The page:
Walz v. Tax Comm'n of City of New York
Annotate this Case
397 U.S. 664 (1970)
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U.S. Supreme Court
Walz v. Tax Comm'n of City of New York, 397 U.S. 664 (1970)
Walz v. Tax Comm'n of the City of New York
Argued November 19, 1969
Decided May 4, 1970
397 U.S. 664
Appellant property owner unsuccessfully sought an injunction in the New York courts to prevent the New York City Tax Commission from granting property tax exemptions to religious organizations for properties used solely for religious worship, as authorized by the state constitution and the implementing statute providing for tax exemptions for property used exclusively for religious, educational, or charitable purposes. Appellant contended that the exemptions, as applied to religious bodies, violated provisions prohibiting establishment of religion under the First and Fourteenth Amendments.
1. The First Amendment tolerates neither governmentally established religion nor governmental interference with religion. Pp. 397 U. S. 667-672.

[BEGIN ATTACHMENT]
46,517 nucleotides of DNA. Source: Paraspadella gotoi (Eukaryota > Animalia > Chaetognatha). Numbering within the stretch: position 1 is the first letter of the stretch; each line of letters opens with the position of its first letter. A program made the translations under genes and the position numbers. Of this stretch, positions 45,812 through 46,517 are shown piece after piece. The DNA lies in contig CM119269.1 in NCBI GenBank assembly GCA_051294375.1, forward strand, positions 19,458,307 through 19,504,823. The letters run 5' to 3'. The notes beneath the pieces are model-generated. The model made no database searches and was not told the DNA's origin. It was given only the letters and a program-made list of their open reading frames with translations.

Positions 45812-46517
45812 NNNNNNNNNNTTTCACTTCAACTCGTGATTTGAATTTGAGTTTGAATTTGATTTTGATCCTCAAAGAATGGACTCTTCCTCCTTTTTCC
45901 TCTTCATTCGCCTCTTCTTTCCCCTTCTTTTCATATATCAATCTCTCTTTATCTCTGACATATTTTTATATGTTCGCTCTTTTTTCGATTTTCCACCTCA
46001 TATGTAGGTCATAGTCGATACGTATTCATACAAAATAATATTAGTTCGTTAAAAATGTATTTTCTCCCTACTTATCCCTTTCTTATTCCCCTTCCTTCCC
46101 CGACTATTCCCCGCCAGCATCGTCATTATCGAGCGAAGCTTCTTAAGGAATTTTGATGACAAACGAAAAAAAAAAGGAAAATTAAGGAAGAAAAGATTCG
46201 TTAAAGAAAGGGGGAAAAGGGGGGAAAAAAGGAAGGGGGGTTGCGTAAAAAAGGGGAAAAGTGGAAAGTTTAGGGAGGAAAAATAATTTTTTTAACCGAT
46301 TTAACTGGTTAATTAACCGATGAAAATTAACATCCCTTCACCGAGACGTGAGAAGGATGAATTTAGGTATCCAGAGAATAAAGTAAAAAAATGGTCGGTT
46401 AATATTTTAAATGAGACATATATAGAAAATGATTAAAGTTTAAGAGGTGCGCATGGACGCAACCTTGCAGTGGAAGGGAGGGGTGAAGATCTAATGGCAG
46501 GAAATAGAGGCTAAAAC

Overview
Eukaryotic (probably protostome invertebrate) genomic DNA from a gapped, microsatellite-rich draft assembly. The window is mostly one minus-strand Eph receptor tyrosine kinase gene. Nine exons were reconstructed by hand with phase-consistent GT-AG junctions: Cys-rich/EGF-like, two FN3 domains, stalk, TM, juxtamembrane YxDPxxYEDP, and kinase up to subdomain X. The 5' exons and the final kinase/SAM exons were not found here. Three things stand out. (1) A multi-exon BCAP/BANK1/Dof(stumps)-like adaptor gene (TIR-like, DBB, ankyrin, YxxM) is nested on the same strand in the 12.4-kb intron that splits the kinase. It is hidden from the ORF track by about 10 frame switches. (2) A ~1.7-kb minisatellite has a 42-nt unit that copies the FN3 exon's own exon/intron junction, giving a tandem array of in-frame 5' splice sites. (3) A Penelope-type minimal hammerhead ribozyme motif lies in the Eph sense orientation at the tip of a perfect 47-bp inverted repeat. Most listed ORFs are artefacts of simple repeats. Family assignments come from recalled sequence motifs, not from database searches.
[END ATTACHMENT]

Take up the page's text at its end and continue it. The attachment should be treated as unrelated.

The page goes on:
2. The legislative purpose of tax exemptions is not aimed at establishing, sponsoring, or supporting religion, and New York's legislation simply spares the exercise of religion from the burden of property taxation levied on private profit institutions. Pp. 397 U. S. 672-674.
3. The tax exemption creates only a minimal and remote involvement between church and state, far less than taxation of churches would entail, and it restricts the fiscal relationship between them, thus tending to complement and reinforce the desired separation insulating each from the other. Pp. 397 U. S. 674-676.
4. Freedom from taxation for two centuries has not led to an established church or religion, and, on the contrary, has helped to guarantee the free exercise of all forms of religious belief. Pp. 397 U. S. 676-680.
24 N.Y.2d 30, 246 N.E.2d 517, affirmed.